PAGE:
Progress and Challenges in US Perinatal HBV Prevention Program | Nutrition Fit



NEW YORK (Reuters Health) – The United States has made progress in identifying infants born to hepatitis B surface antigen (HBsAg)-positive women and getting them vaccinated.

Yet, there is also substantial room for improvement, including closing the gap between the number of infants identified and vaccinated, according to new data from the Centers for Disease Control and Prevention (CDC).

The CDC Perinatal Hepatitis B Prevention Program (PHBPP) identified more than 103,000 infants born to HBsAg-positive women from 2009 to 2017, with a range of 10,956 to 12,103 infants annually.

The proportion of infants identified annually increased overall from 48.1% to 52.6% (P=0.098), Alaya Koneru and colleagues at the CDC report in Pediatrics.

The proportion of “case-managed” infants receiving postexposure prophylaxis (PEP) increased from 94.7% to 97.0% (P=0.0952). And the proportion receiving at least three vaccine doses increased by 83.1% to 84.7% (P=0.5377).

Finally, the proportion of babies receiving postvaccination serologic testing (PVST) increased from 58.8% to 66.8% (P=0.0002). However, this means that 33.2% of infants did not receive PVST, “leaving them at potential risk of disease burden. Additional efforts are needed to increase series completion and PVST rates among case-managed infants,” Koneru and colleagues write.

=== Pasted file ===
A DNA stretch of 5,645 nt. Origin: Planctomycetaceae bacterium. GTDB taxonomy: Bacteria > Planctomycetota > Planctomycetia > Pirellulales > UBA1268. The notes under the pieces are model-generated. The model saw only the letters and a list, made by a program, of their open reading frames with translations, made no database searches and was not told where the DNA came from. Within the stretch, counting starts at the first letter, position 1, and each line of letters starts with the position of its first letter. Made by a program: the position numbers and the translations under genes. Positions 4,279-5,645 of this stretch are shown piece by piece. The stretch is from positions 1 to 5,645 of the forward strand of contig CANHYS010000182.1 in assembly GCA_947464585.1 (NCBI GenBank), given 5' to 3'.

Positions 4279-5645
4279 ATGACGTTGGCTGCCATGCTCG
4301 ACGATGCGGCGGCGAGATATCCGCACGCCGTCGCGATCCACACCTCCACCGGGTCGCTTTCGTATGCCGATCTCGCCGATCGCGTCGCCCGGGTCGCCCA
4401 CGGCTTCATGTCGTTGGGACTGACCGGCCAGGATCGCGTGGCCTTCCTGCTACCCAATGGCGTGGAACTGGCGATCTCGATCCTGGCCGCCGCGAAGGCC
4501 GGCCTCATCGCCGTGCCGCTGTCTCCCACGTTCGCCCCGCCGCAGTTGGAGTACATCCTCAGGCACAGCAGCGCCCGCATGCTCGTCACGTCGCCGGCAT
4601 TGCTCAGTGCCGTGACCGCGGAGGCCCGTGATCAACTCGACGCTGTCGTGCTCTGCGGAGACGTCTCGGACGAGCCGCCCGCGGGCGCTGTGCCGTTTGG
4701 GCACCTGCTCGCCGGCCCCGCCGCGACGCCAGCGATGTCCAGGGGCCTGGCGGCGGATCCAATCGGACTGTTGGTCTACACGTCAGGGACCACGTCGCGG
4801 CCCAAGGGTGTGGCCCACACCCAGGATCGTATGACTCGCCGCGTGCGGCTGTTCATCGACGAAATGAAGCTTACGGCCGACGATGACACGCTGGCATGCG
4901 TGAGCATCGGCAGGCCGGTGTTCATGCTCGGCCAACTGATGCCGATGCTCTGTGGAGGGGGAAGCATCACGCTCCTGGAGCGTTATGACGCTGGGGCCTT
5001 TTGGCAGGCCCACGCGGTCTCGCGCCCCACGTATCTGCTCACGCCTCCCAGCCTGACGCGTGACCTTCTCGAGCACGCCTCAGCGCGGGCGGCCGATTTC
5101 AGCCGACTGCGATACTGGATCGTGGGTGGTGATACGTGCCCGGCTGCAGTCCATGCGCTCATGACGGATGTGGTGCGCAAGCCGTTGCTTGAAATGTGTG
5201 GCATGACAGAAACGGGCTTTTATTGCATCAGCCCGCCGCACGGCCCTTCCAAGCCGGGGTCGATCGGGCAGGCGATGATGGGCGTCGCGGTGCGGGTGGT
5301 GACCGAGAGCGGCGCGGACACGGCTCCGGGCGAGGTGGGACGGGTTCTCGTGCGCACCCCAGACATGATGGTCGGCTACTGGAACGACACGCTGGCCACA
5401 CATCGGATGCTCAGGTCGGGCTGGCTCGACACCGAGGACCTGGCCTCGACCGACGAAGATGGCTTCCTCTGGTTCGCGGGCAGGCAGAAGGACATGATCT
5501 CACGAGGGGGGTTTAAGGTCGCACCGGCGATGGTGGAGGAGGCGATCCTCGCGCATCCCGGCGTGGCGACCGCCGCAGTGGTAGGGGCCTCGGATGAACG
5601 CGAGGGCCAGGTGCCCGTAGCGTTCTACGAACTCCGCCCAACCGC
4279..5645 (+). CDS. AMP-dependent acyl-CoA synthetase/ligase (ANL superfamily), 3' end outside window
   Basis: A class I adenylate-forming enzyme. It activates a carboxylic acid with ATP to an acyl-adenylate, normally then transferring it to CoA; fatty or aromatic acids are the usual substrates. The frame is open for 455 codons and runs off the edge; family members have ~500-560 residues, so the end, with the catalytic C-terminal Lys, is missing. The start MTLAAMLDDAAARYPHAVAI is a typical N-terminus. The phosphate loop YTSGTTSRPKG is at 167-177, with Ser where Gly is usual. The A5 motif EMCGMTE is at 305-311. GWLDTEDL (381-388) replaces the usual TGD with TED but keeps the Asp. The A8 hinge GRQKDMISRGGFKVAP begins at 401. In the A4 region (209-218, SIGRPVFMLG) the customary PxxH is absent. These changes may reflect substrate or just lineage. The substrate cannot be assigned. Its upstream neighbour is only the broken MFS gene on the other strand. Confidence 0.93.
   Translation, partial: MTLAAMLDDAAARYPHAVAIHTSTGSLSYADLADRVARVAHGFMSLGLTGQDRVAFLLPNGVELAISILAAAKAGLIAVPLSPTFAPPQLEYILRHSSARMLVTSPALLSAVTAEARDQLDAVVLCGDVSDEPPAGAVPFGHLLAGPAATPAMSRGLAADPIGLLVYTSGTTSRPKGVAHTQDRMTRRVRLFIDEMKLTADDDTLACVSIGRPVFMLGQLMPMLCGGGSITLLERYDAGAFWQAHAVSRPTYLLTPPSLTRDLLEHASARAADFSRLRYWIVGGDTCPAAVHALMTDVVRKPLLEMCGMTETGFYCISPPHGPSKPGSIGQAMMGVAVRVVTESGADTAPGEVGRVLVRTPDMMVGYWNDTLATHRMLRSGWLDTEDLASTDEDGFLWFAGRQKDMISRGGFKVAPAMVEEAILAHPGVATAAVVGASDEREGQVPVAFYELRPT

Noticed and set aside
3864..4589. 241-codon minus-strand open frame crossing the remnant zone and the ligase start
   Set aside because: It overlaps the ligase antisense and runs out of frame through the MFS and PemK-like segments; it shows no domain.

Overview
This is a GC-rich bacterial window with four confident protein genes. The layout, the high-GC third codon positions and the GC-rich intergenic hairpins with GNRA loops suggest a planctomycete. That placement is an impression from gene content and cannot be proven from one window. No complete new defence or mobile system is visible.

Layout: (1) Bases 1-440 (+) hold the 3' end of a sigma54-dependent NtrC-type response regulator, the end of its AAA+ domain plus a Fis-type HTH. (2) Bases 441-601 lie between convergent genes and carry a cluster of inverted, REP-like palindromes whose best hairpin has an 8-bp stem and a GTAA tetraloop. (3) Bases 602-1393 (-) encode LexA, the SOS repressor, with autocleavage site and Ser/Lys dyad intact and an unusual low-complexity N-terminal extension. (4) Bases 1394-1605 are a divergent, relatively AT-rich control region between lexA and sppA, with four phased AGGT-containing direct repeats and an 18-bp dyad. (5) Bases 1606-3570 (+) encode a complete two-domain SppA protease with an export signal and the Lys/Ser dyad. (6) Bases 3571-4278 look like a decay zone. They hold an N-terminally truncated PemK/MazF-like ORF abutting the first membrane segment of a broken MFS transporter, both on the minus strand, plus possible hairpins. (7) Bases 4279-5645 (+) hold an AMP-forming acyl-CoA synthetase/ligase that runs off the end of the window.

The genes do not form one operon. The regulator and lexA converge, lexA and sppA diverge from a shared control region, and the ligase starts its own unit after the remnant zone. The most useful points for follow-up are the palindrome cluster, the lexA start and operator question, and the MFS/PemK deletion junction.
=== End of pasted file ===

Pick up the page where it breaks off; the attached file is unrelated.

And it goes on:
They note that gaps in identifying HBsAg-positive women (and subsequently, their infants) could be due to limited access to prenatal care, as well as challenges in reporting HBsAg-positive pregnant women to the program, including by laboratories, clinicians and health departments.

In a linked editorial, Dr. Esther Chung and Dr. Daniel Enquobahrie of the University of Washington and Seattle Children’s Hospital say, “The role of the United States in global efforts to eliminate HBV infection cannot be overstated when HBV together with hepatitis C virus infection accounts for 96% of the 1.34 million viral hepatitis deaths annually. Most HBV infections occur perinatally and in early childhood and thus are preventable by early and widespread HBV vaccination.”

The PHBPP, they note, has been “instrumental” in identifying and tracking infants exposed to HBV, but “dramatic improvements” are needed if the CDC is to meet its target of identifying 80% of births to HBsAg-positive mothers.

“Closing the loop by ensuring completion of the HBV vaccine series and PVST for exposed infants is essential. Approximately 1 in 6 infants case managed by PHBPP did not complete the HBV vaccine series, and 1 in 3 did not receive PVST. As a community, we have a responsibility to ensure that these children at risk for chronic HBV infection and hepatocellular carcinoma are protected and disease free,” the editorialists say.

“Extra efforts to protect children from vaccine-preventable HBV infection are required during the current coronavirus disease 2019 pandemic. A recent study revealed declines in vaccination coverage for all vaccines except for the birth dose of HBV vaccine, attributable to pandemic-associated measures and declines in access to health care services,” they add.

SOURCE: and Pediatrics, online February 2, 2021.


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